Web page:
The Department then issued a Notice of Type "A" Violation, a Conditional License, a Notice of Fine Assessment and an Imposed Plan of Correction and also placed Somerset on the Quarterly List of Violators. The Notice itself carried no sanctions. The Fine and the Imposed Plan of Correction were what they appeared to be: a fine and a plan to correct the problems that caused the violations. The Conditional License, which was in place from November 1, 1988, through April 30, 1989, had several effects. It could be revoked if Somerset were to fail to complete the Plan of Correction. In addition, because the Conditional License had to be posted in a conspicuous place, it could have damaged Somerset's reputation. The Conditional License also caused the IDPA to automatically withdraw funding under the Quality Incentive Program ("QUIP"), ILL.ADMIN.CODE tit. 89 Sec. 140.565, et seq. (1985), from the date of the license to the end of the six-month

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QUIP-funding cycle in which the Conditional License expires. The Quarterly List of Violators is a publically distributed list of facilities violating the Act designed to inform patients and their doctors which nursing homes were not in compliance with state standards.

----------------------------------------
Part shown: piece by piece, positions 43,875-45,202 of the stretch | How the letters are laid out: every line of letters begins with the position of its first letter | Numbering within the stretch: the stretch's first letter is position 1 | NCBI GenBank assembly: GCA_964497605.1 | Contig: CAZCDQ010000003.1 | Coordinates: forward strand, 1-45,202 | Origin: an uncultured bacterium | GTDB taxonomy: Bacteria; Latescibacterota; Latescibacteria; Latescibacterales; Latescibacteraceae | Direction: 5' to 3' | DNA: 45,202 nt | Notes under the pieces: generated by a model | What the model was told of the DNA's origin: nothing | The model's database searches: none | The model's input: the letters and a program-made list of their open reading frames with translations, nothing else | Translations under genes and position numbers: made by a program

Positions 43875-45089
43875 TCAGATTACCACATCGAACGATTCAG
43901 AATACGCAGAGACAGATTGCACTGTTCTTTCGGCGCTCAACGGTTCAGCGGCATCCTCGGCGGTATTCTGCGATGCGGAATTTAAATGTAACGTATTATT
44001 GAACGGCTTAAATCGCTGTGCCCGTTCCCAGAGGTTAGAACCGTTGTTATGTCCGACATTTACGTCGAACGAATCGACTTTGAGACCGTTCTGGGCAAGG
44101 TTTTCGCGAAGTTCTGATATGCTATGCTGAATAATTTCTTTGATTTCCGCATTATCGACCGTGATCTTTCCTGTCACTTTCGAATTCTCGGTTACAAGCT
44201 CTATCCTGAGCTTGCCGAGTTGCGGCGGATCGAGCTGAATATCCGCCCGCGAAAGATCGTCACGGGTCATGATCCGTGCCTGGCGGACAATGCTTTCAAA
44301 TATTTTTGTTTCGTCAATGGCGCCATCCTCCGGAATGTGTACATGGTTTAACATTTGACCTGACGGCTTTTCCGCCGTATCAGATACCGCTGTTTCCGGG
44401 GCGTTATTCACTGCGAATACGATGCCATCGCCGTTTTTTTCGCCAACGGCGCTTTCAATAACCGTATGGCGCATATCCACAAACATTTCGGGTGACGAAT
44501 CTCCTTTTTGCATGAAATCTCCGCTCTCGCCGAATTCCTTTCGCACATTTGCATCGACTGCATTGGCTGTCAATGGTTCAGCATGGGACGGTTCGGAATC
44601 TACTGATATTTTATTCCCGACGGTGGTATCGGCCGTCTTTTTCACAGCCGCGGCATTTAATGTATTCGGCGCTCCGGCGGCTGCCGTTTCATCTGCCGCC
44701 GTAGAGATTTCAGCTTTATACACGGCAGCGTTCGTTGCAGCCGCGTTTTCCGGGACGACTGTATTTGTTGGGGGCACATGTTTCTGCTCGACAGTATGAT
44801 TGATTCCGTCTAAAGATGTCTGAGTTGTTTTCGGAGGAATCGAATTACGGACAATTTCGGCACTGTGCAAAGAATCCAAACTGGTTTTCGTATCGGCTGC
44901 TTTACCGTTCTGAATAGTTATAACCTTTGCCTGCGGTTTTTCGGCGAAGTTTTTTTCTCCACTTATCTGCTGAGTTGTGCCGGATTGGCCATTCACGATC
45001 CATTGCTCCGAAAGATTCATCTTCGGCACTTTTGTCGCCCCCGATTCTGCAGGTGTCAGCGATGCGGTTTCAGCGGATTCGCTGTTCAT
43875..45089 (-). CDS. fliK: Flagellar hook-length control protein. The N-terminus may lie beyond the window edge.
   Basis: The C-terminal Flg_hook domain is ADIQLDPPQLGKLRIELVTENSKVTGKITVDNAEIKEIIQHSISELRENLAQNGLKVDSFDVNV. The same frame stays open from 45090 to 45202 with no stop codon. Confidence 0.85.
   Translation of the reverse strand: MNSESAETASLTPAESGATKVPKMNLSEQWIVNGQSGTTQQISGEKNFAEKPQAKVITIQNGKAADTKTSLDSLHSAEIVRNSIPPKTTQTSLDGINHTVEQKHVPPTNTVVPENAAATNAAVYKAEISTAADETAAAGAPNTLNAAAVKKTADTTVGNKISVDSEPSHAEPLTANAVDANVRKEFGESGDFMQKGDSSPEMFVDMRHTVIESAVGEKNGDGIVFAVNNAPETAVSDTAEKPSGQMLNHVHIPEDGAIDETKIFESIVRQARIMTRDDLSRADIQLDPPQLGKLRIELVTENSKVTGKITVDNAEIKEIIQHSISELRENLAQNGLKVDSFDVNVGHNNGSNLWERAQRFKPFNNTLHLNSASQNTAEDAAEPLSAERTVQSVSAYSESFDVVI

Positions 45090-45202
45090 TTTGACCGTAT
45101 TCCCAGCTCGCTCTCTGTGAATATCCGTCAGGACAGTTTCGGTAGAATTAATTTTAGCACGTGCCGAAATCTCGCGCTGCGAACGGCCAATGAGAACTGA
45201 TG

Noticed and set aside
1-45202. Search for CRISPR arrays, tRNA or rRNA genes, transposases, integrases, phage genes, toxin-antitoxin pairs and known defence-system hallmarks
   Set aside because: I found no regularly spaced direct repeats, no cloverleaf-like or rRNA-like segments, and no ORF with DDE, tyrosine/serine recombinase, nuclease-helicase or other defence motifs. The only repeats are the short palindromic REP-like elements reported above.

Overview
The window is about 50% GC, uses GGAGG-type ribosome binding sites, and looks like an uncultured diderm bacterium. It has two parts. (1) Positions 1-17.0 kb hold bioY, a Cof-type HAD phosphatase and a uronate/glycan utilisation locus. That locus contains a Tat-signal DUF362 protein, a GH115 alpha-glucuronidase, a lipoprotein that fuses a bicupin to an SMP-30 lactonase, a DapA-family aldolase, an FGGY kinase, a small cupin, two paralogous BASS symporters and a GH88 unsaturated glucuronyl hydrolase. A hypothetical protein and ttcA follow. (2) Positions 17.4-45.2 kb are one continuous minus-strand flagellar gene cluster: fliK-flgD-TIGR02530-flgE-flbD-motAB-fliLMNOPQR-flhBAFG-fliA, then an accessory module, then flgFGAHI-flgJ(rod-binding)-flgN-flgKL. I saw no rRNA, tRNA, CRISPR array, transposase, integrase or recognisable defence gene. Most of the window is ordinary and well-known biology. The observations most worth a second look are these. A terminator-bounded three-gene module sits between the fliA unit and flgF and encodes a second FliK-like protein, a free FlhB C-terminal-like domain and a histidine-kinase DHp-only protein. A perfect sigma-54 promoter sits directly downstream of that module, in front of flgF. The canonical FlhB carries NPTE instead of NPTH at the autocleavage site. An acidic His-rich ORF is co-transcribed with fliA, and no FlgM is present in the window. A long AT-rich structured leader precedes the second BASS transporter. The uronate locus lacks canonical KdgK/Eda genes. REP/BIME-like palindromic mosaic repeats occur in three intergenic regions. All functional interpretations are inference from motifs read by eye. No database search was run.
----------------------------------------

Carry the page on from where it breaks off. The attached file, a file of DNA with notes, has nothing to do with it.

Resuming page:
Somerset was informed of its right to request a hearing to challenge the sanctions. Under the Act, a request for a hearing does not stay the imposition of the sanctions except the fine assessment, nor does it stay the withholding of QUIP funds. Somerset requested an administrative hearing, but no action has been taken on the request.

Somerset then filed this Sec. 1983 suit against Turnock, Lumpkin and Suter complaining of a deprivation of property in violation of the due process clause of the fourteenth amendment. It asked for preliminary and permanent injunctive relief to enjoin the imposition of the sanctions prior to a hearing. The district court granted Somerset a temporary restraining order. After the issuance of the TRO, the Department imposed another set of identical sanctions against Somerset resulting from the investigation of another suicide. Somerset then filed an emergency motion for a second TRO, which was granted by the district court. By this time, Somerset had agreed to comply with the Imposed Plan of Correction and withdrew its request for an injunction with respect to the Plan.

The district court then entered the order which is before us on appeal. The court found that Somerset established a likelihood of success on the merits with respect to the issuance of a Conditional License and the placement on the Quarterly List of Violators. To support this holding, the court held that Somerset had a constitutionally protected property interest in its unconditional license because the conditional license caused reputational damage and resulted in a change in legal status, namely, the inehgibility for QUIP funding. In addition, the court found no exigent circumstances to...